There is some unexpected fallout from Tuesday's touch-and-go ice storm in Middle Tennessee.
Several Williamson County students are now facing in-school suspensions for comments they made on Facebook and Twitter about the district's decision not to close schools.
Some parents say the punishment goes too far, but school leaders contend they won't tolerate threats or cursing, even online.
The district's verdict is what you say on Facebook is like saying it in the hallway, and what you tweet to your schools' director is like saying it to his face.
"People can certainly complain. In weather situations, no matter what the decision is, with 33,000 students we're guaranteed somebody may be unhappy or at least has questions," said Deputy Superintendent Jason Golden.
Golden said some of the social media comments included profanity and threats, so at least two students have been suspended while others may follow.
The district will not release the critical tweets or Facebook messages because of confidentiality laws, but some parents would like to see them made public because they believe school leaders are overreacting and already made a mistake by keeping schools open.
"I think the kids had a reason to be upset, as did the parents. I stayed up half the night wondering if schools would at least be delayed," said parent Kim LaRocca. "Less than 30 minutes before our kids had to report at school, there was an accident that had a fatality on (Highway) 840 not far from Independence High School where my child is. And it was due to slick roads on an overpass."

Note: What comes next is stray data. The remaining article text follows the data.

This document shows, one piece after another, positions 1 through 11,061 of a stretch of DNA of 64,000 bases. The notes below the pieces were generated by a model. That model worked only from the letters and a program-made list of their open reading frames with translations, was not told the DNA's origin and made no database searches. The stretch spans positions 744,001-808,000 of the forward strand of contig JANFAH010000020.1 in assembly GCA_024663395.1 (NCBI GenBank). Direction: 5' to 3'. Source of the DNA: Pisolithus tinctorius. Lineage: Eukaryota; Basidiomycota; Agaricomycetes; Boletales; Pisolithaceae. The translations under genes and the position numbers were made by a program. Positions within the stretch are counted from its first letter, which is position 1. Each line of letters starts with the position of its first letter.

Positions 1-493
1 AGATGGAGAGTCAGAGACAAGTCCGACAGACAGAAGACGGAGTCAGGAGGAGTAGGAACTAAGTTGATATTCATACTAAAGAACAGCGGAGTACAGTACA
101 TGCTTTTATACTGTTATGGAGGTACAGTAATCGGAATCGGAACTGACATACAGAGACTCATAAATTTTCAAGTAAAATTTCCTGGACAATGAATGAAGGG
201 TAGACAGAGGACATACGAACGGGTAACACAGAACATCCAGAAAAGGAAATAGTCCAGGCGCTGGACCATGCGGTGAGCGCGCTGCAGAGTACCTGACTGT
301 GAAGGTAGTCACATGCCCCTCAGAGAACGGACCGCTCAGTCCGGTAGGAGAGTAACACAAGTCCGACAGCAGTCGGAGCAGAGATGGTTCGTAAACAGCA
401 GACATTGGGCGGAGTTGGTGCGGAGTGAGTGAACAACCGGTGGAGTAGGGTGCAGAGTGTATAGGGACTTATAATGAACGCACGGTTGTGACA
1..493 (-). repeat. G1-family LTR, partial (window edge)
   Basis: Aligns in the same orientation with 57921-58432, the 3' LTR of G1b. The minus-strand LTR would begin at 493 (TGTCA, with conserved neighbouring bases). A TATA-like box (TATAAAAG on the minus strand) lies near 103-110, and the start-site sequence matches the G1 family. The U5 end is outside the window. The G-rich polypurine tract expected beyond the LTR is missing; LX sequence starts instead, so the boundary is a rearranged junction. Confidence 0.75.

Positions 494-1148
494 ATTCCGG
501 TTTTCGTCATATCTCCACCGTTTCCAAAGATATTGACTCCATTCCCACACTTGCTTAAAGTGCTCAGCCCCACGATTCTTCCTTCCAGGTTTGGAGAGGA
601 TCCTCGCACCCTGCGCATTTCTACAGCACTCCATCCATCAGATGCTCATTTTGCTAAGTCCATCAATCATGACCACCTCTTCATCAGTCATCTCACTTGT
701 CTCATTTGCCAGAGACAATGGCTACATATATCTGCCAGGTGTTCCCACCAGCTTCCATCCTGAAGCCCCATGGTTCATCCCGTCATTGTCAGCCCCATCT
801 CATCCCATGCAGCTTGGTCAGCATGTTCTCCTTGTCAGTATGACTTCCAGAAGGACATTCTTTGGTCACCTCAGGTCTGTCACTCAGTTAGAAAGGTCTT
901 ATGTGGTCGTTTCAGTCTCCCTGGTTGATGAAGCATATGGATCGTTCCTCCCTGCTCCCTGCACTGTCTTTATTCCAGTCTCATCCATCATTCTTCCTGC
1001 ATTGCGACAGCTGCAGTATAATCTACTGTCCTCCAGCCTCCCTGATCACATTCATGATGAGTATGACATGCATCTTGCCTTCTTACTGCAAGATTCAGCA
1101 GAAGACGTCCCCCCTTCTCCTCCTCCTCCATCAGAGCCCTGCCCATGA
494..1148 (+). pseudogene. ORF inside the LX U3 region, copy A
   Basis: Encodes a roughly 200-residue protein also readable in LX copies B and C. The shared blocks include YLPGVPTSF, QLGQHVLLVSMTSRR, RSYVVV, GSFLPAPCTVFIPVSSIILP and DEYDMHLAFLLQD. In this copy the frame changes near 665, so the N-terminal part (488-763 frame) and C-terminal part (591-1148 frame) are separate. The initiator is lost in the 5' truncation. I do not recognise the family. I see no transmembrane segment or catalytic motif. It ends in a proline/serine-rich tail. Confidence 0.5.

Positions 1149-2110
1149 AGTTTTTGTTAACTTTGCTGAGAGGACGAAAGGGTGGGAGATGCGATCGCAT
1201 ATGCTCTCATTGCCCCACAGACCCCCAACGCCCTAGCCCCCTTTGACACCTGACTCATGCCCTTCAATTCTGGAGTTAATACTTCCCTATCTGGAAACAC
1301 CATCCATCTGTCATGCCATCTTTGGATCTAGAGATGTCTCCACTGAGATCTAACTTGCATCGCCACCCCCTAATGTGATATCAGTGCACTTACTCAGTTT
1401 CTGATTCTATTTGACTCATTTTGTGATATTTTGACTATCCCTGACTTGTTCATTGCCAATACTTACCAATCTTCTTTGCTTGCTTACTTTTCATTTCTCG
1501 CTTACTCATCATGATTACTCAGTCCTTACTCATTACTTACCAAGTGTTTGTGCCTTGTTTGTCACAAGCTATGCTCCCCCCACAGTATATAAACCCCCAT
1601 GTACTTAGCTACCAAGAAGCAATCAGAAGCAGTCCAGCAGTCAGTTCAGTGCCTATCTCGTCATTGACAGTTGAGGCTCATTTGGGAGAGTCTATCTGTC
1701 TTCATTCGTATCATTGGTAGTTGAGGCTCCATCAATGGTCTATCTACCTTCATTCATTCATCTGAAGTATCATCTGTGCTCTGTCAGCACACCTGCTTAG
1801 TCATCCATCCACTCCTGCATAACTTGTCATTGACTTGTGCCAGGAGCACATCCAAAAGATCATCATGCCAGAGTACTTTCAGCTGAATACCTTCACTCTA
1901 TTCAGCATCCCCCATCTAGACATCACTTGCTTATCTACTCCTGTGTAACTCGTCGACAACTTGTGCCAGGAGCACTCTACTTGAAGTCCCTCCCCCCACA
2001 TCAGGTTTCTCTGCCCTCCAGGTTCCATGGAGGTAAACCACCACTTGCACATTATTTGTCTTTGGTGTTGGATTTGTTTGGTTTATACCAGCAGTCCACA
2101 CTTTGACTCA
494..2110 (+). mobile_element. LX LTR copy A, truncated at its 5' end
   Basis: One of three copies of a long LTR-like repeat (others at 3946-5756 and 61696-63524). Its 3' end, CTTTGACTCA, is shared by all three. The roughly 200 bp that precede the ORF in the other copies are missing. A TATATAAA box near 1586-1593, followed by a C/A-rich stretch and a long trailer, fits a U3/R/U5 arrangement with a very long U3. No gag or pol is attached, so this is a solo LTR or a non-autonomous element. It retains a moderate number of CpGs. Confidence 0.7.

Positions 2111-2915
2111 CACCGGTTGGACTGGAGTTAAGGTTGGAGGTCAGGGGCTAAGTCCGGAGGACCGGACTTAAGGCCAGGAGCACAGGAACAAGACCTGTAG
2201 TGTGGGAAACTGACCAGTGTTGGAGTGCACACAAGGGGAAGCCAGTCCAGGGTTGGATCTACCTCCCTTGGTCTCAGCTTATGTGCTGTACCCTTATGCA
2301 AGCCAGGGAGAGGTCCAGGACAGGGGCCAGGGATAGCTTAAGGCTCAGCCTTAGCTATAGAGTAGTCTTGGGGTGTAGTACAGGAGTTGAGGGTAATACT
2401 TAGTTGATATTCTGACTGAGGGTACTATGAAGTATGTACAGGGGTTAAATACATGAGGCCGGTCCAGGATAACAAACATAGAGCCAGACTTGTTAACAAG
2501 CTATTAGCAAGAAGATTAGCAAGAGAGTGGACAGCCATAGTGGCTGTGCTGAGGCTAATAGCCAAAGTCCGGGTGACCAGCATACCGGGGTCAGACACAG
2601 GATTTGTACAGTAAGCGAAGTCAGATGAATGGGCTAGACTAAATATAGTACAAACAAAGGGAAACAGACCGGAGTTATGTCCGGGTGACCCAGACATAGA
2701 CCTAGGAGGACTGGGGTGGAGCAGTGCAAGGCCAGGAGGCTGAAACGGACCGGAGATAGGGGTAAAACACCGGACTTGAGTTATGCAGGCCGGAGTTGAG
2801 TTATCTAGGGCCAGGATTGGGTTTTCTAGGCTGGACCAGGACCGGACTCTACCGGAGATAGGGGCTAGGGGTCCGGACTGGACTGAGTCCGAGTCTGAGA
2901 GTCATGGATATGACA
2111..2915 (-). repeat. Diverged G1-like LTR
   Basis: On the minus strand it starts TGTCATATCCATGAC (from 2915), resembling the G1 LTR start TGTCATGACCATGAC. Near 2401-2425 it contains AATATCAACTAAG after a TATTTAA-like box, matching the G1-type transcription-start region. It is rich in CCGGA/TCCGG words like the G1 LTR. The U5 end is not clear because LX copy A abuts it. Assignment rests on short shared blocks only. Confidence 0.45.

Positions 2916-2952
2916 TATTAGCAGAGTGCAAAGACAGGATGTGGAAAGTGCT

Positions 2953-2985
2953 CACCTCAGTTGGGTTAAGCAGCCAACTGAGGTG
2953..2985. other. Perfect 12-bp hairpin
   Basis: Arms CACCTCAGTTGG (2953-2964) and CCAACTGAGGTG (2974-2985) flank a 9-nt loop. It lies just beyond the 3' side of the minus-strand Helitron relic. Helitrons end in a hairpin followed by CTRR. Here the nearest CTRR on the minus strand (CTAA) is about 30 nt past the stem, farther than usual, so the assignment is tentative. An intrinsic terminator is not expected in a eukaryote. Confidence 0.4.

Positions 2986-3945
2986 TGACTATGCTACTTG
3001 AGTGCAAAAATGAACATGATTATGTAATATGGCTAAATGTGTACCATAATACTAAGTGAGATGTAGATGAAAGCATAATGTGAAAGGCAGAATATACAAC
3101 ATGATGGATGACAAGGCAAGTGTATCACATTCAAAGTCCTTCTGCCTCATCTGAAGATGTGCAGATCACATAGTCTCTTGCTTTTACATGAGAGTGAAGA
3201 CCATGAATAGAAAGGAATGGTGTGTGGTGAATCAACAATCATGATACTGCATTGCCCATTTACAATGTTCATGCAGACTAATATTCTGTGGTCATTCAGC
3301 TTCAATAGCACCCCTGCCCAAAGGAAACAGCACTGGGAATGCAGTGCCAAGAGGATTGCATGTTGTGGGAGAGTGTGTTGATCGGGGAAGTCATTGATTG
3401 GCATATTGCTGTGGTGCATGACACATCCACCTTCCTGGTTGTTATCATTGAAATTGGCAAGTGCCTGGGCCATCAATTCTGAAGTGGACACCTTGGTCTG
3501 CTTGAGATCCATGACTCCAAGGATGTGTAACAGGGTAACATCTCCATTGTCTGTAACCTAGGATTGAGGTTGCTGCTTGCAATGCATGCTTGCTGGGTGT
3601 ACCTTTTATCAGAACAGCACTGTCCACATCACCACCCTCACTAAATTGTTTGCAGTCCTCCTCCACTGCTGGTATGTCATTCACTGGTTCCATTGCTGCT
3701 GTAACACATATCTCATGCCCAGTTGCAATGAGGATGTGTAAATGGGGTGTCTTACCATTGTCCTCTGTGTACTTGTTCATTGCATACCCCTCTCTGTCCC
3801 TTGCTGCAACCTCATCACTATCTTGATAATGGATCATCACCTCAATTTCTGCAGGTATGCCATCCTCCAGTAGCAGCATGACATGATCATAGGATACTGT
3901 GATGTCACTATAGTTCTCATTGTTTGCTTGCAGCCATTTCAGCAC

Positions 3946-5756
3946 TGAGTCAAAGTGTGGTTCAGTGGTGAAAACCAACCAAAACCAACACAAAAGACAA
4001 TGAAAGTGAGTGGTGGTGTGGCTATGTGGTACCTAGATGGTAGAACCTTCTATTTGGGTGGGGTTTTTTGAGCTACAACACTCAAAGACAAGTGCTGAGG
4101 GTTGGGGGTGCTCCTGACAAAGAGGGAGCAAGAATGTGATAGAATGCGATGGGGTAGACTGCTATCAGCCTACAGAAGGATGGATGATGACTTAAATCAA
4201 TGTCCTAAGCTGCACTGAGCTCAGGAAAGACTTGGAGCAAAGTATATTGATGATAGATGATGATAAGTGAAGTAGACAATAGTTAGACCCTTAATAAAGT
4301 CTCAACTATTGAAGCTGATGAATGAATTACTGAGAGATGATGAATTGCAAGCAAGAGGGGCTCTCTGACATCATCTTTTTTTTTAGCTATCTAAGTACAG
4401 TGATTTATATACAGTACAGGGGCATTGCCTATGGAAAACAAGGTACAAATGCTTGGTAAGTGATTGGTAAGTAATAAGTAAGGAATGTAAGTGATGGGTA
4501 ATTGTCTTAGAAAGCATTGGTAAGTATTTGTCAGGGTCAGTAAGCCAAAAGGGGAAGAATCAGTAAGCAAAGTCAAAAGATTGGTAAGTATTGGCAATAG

Golden said students' freedom of speech does not include cursing at school officials or threatening them, and there was a way to do this the right way.
"Not every tweet or every comment on Facebook was deserving of discipline, but those issues that involved threats and profanity are deserving of that investigation," he said.
In addition, a fake Twitter account stealing the identity of District Spokesperson Carol Birdsong was created, and whoever did that is also facing suspension.
Still, more than one parent said they would like to see for themselves the threatening statements that led the district to act.
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